Our Science

100 genomes annotated: EMBL-EBI reaches major milestone

Researchers at EMBL’s European Bioinformatics Institute (EMBL-EBI) are supporting Darwin Tree of Life by storing and annotating the genomes sequenced by the project, and making this data openly available through the DToL Data Portal. They have now hit a first big milestone in the project – putting together genome annotations for 100 new species.

Much like other types of annotation, genome annotation adds a useful explanation of what we’re looking at. In this case, researchers identify all the genes and coding regions in a genome sequence and try to determine what they do. Put simply, all our genome sequences need to be annotated before we can make sense of them.

We take a look at the challenges EMBL-EBI have overcome so far and their future plans within the project.

The DToL Data Portal

The DToL Data Portal serves both the scientific community and the public by showcasing the huge range of data generated by the project. It pulls together the sampling carried out by the different DToL project partners across the UK, all of the genome assemblies produced at the Wellcome Sanger Institute, and the annotation work conducted by the Ensembl team at EMBL-EBI.

The Data Portal itself was developed by Alexey Sokolov’s team at EMBL-EBI. As well as hosting all of the data from the DToL project and giving users open access to genome assemblies and annotations, this portal has a tracking feature where users can follow the sequencing progress of their species of interest. It also contains a phylogeny browser, using the evolutionary relationships between species to allow users to navigate the species in the portal along the branches of the tree of life.

“We’re constantly improving the Data Portal so the scientific community can get the most out of the Darwin Tree of Life data,” says Alexey Sokolov, Project Lead at EMBL-EBI. “The Portal currently allows users to track the status of their species of interest and we are working to make this process more detailed. Hopefully, in the future, we will include a sign-up for notifications about the status of particular species.”

Open access to the DToL data

The European Nucleotide Archive (ENA) team plays a vital role in making the DToL data open access and freely-available to the scientific community. They are also working to ensure the long-term storage of the DToL data in a standardised way.

To do this, the ENA is working to improve metadata standards for biodiversity data such as those generated through the DToL project. Metadata are a set of data that describes and gives information about other data. For example, DToL genome sequences will include mandatory spatio-temporal metadata (where and when a sample was collected) for all new data submissions. This also enriches the scientific value of the data for researchers worldwide.

“The ENA is adapting its data submission process to meet the needs of researchers working on global biodiversity projects such as Darwin Tree of Life,” said Josie Burgin, Bioinformatics Project Manager at EMBL-EBI. “Making these data open, findable, and reusable relies on having rich and relevant metadata.”


Genome annotations for biodiversity research

Rapid access to the genome annotations produced from the DToL project will have a huge impact on global biodiversity research by opening new doors for scientists in this field. Lepidoptera – butterflies and moths – and Hymenoptera – bees, wasps, and ants – are some of the first DToL genome annotations to be completed by the Ensembl team. Furthering our understanding of Hymenoptera genomes could help in the fight to prevent the devastating global decline of wild bee species.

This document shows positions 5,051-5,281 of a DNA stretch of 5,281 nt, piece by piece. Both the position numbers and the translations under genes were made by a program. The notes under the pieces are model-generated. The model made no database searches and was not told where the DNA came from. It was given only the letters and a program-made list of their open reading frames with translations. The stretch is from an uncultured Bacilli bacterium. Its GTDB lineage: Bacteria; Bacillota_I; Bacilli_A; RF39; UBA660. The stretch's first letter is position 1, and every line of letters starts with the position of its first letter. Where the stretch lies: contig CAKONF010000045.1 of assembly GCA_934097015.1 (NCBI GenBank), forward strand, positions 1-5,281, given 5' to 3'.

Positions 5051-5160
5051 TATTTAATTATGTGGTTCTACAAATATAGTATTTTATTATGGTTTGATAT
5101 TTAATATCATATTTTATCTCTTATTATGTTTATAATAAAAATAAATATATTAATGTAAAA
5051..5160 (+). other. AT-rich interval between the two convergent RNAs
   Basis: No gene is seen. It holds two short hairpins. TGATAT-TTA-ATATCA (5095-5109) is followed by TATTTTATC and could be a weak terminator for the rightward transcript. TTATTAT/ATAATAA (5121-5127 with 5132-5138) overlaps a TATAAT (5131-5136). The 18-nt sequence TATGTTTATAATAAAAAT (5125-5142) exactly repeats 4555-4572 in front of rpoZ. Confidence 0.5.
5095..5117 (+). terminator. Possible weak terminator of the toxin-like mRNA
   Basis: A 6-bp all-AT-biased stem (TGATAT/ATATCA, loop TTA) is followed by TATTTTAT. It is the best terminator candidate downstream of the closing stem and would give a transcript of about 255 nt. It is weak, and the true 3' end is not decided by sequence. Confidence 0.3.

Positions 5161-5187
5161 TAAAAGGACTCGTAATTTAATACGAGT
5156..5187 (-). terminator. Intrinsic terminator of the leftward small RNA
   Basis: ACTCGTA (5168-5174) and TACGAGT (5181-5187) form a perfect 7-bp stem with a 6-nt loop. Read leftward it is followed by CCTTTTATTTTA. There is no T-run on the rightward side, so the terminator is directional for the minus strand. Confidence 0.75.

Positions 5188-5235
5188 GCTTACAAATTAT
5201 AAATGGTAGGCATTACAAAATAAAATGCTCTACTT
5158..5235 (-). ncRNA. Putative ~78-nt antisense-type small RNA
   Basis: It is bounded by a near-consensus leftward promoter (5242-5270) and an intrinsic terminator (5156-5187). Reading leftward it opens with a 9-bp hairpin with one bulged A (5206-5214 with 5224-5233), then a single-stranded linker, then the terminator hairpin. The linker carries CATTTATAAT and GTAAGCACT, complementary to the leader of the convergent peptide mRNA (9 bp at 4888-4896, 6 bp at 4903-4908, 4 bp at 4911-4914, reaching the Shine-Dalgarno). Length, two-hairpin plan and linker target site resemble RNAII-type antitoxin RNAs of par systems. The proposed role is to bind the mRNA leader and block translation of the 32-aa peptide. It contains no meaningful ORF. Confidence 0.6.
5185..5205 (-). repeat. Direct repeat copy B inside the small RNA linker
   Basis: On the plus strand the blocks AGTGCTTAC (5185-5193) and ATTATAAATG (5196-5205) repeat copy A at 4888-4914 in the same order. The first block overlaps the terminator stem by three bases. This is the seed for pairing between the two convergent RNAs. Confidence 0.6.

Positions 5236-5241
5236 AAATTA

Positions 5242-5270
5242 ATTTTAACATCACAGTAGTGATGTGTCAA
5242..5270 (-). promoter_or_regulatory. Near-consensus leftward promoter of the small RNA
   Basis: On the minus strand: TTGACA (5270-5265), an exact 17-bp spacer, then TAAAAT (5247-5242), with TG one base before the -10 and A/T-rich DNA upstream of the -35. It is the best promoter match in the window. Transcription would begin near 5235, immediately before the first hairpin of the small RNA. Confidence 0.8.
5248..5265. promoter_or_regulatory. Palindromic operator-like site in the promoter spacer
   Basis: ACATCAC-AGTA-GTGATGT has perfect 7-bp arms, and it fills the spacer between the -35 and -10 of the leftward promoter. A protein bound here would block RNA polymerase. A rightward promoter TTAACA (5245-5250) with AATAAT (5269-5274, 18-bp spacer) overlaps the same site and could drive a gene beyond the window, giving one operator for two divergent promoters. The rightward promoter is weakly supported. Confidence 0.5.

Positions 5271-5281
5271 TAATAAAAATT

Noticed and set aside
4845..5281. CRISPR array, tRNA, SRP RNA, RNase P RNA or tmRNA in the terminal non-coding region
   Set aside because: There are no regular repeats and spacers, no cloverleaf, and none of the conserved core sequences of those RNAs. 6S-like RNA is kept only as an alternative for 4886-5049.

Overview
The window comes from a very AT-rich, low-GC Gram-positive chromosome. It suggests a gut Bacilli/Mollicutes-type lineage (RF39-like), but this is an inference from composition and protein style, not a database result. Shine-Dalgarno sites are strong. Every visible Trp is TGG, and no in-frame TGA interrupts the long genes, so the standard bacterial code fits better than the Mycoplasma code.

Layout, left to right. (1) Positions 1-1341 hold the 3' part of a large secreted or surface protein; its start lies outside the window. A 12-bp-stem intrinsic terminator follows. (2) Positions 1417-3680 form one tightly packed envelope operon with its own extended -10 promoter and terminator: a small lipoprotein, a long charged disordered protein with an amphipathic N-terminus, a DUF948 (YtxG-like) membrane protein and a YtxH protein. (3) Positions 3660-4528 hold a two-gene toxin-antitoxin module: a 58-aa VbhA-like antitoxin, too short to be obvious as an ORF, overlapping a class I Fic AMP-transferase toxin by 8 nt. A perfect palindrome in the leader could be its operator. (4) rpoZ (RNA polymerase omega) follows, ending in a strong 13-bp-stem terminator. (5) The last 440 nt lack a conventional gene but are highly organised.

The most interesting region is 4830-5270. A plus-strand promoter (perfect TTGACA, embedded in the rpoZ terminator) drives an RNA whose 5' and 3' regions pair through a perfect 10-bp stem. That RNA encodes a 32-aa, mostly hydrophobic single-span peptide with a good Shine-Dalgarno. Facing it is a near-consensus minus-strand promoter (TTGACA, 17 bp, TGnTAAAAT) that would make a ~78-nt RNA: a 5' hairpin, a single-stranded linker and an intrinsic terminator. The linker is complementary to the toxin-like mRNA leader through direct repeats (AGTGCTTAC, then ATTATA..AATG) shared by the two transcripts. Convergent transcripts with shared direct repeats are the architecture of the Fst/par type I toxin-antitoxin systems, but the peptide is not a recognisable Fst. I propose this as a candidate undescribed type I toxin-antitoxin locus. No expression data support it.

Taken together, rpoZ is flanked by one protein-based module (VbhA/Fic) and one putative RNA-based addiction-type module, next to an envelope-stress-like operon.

“The annotation work that Ensembl does has scaled up massively to keep up with the data generated from the DToL project,” said Peter Harrison, Genome Analysis Team Leader at EMBL-EBI. “Our first big push was to get the genome annotations for Lepidoptera and Hymenoptera out to help researchers with their global conservation efforts. These were also all annotated in a matter of days which is an incredible turnaround compared to what we were able to do previously.”

Image: Karen Arnott, EMBL

The next big DToL challenge faced by the Ensembl team will be the arrival of several new plant species needing genome annotations. Plant genomes are often very different from animal genomes; their introns and genes are usually much smaller on average. This creates problems for Ensembl’s existing pipelines with optimised settings for an expected gene size. Some plant genomes are also gigantic – up to 40 times bigger than the human genome – making them tricky to work with and needing much more data storage.

“Things start to move more quickly once we have pipelines set up to run a particular group of species. It’s initially a very involved process and somebody has to test and check every step to make sure everything looks consistent,” said Fergal Martin, Eukaryotic Annotation Team Leader at EMBL-EBI. “Now we are at a stage where our pipelines will produce good genome annotations in an extremely short timeframe for the species we have cracked. For example Lepidoptera and Hymenoptera; we’ve put together a lot of genome annotations for these species and so it’s much more straightforward to create new genome annotations when more bees or butterflies start to come our way.”

With hundreds more genome assemblies set to emerge from the DToL pipeline in 2022 alone, there will be plenty of work for the EMBL-EBI team to get stuck into over the coming months and years of the project.

Victoria Hatch is Communications Officer at EMBL-EBI. This article was adapted from an original version on the EMBL-EBI website.